Obtain the leading order uniform approximation of the solution to $ \epsilon y′′-x^2y′-y=0$.

The boundary conditions are $y(0)=y(1)=1$.

Since $a(x)<0$ the boundary layer is at $x=1$.

The outer solution will be of the form $y(x; \epsilon) = y_0(x) + \epsilon y_1(x) + ...$

So the leading order problem is $-x^2y_0' - y_0 =0$ and $y_0(0) = 1$.

Hence $y_0 = ke^{1/x}$.

Here's where the issue arises: to work out $k$ I get $y_0(0)=ke^{1/0}=1$ using the boundary condition at $x=0$, but $e^{1/0}$ is obviously undefined. How can I proceed form here?

  • $\begingroup$ I think there is also a boundary layer of width $\sqrt{\epsilon}$ at $x=0$, since for $x~\sim\sqrt{\epsilon}$ you have $\epsilon\sim x^2$, so maybe the first term is important near $x=0$. If you can't satisfy the boundary condition this is often a sign that something is not working in your expansion. $\endgroup$ – David Dec 3 '18 at 20:16
  • $\begingroup$ Ah I see, that would make sense, thank you! I took the boundary layer to be at x=1 as we were taught that if the coefficient of the y’ term is negative, the boundary layer is at x=1. How can you show that there is also a BL at x=0? $\endgroup$ – maria1991 Dec 3 '18 at 20:56
  • $\begingroup$ The coefficient is zero at $x=0$ which should make you pause to see if you have a dominant balance near $x=0$. $\endgroup$ – David Dec 3 '18 at 21:22
  • $\begingroup$ This question asks about the same equation: math.stackexchange.com/q/2034260/131807. $\endgroup$ – David Dec 4 '18 at 1:43

This is a complicated problem, but if you're careful it does work out. Firstly, let's write out the equation assuming there is a boundary layer or width $\epsilon^\alpha$ at $x_0$, so let $X=(x-x_0)/\epsilon^\alpha$ and $Y(X)=y(x)$. We get $$ \epsilon^{1-2\alpha}Y_{XX}-\epsilon^{-\alpha}(\epsilon^\alpha X+x_0)^2Y_X-Y=0,$$ expanding $$ \epsilon^{1-2\alpha}Y_{XX}-\epsilon^{\alpha}X^2Y_X-2Xx_0Y_X-\epsilon^{-\alpha}x_0^2Y_X-Y=0.$$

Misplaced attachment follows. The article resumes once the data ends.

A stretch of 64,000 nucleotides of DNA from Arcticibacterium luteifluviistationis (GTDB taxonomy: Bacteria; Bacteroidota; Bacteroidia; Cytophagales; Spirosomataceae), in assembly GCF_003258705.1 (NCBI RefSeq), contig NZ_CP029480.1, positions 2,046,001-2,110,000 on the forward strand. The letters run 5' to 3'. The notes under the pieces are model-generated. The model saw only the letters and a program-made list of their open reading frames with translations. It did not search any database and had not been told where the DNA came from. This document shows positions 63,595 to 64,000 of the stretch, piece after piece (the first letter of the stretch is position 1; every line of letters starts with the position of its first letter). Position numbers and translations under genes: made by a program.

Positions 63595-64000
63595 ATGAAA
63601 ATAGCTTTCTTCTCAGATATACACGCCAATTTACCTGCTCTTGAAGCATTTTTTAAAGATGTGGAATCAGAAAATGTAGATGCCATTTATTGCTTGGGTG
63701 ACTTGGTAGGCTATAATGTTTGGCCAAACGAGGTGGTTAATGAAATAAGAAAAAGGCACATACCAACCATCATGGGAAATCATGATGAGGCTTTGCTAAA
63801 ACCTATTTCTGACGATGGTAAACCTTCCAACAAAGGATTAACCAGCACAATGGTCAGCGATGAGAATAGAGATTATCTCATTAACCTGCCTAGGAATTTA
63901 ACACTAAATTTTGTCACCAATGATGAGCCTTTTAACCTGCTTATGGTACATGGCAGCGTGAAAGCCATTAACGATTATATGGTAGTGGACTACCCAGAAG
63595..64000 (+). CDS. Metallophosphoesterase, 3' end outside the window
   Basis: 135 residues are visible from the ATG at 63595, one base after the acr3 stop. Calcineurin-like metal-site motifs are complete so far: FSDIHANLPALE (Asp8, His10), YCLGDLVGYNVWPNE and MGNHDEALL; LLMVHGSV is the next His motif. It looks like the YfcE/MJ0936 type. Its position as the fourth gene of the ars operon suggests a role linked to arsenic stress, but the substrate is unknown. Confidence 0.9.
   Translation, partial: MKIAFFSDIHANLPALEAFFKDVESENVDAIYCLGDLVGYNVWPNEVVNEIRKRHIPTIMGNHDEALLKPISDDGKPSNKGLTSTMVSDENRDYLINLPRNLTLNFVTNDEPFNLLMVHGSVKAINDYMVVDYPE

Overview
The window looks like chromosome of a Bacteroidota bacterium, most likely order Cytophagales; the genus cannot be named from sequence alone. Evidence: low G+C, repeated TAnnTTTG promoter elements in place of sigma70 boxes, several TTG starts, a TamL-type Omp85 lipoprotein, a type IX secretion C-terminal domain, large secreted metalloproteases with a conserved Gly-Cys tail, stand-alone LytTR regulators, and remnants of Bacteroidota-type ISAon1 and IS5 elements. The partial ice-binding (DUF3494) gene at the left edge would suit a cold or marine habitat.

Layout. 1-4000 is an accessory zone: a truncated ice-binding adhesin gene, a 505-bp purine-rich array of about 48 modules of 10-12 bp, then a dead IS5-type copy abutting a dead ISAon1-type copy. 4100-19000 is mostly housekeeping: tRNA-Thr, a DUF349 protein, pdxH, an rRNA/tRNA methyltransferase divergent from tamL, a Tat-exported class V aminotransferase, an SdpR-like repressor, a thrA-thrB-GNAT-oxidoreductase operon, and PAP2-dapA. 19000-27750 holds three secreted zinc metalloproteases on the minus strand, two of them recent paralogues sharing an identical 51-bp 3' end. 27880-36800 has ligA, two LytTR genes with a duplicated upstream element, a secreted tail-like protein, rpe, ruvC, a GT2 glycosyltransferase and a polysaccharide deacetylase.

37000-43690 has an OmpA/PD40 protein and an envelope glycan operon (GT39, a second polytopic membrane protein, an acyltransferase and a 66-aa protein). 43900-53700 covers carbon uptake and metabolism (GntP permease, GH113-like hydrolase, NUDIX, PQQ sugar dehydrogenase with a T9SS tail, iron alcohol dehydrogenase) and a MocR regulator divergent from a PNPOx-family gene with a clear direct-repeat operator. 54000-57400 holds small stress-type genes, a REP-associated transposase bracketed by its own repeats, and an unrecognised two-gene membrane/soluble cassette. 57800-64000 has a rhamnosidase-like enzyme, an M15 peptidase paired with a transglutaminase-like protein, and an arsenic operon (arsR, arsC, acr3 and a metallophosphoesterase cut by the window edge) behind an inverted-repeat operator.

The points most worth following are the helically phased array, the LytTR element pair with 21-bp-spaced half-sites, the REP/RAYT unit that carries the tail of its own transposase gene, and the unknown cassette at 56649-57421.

Now for dominant balance. If $x_0\neq0$, then we would balance $\epsilon^{1-2\alpha}$ with $\epsilon^{-\alpha}$ (you can check that this is the only dominant balance) to give $\alpha=1$. You can leave $x_0$ unknown and determine that it must be 1, but since you already know that we'll use the fact and write our leading-order inner equation at $x=1$ as $$Y_{XX}-Y_X=0,$$ with boundary condition $Y(0)=1$ (since $x=1$ corresponds to $X=0$). The solution is $Y(X)=A+Be^X$ where $A+B=1$.

If $x_0=0$ then we have a different balance, with $\alpha=1/2$. Let $\mathsf Y(\chi)=y(x)$ with $\chi=x/\sqrt{\epsilon}$ and the leading-order inner equation at $x=0$ is $$\mathsf Y_{\chi\chi}-\mathsf Y=0,$$ with $\mathsf Y(0)=1$. The solution is $\mathsf Y=Ce^\chi+De^{-\chi}$, and since our solution must be bounded as we exit the boundary layer, we need $A=0$, and the boundary condition gives $D=1$.

The leading order outer solution is, as you found, $y=ke^{1/x}$. You can say here that $k=0$ since the solution must be bounded as you enter each boundary layer, or do it through asymptotic matching.

To fix the remaining constants $k$ and $A$ (or $B$), we need to match all the parts of the solution. To do this, we need the outer solution to be bounded, so we need $k=0$. Alternatively, consider matching the outer solution to the inner solution at $x=0$, $$\lim_{\chi\rightarrow\infty}e^{-\chi}=\lim_{x\rightarrow0}ke^{1/x}\Rightarrow0=\lim_{x\rightarrow0}ke^{1/x}\Rightarrow k=0.$$ Then the match between the outer layer and the inner layer at $x=1$ gives $$\lim{x\rightarrow1}0=\lim{X\rightarrow-\infty}A+Be^X\Rightarrow A=0$$ and hence $B=1$.

So the inner solution at $x=0$ is $\mathsf Y(\chi)=e^{-\chi}$, the outer solution is $y(x)=0$ and the inner solution at $x=1$ is $Y(X)=e^X$. We can find a uniformly valid approximation by adding the three equations (writing them all in terms of $x$) and subtracting off the matching constants (all zero) as, $$y_{unif}(x)=e^{x/\sqrt{\epsilon}}+e^{(x-1)/\epsilon}.$$

This will not be particularly accurate, it's an $O(\sqrt{\epsilon})$ approximation, but I did verify that numerically. I've made a plot of the solution for $\epsilon=0.01$ first and $\epsilon=0.02$ second.

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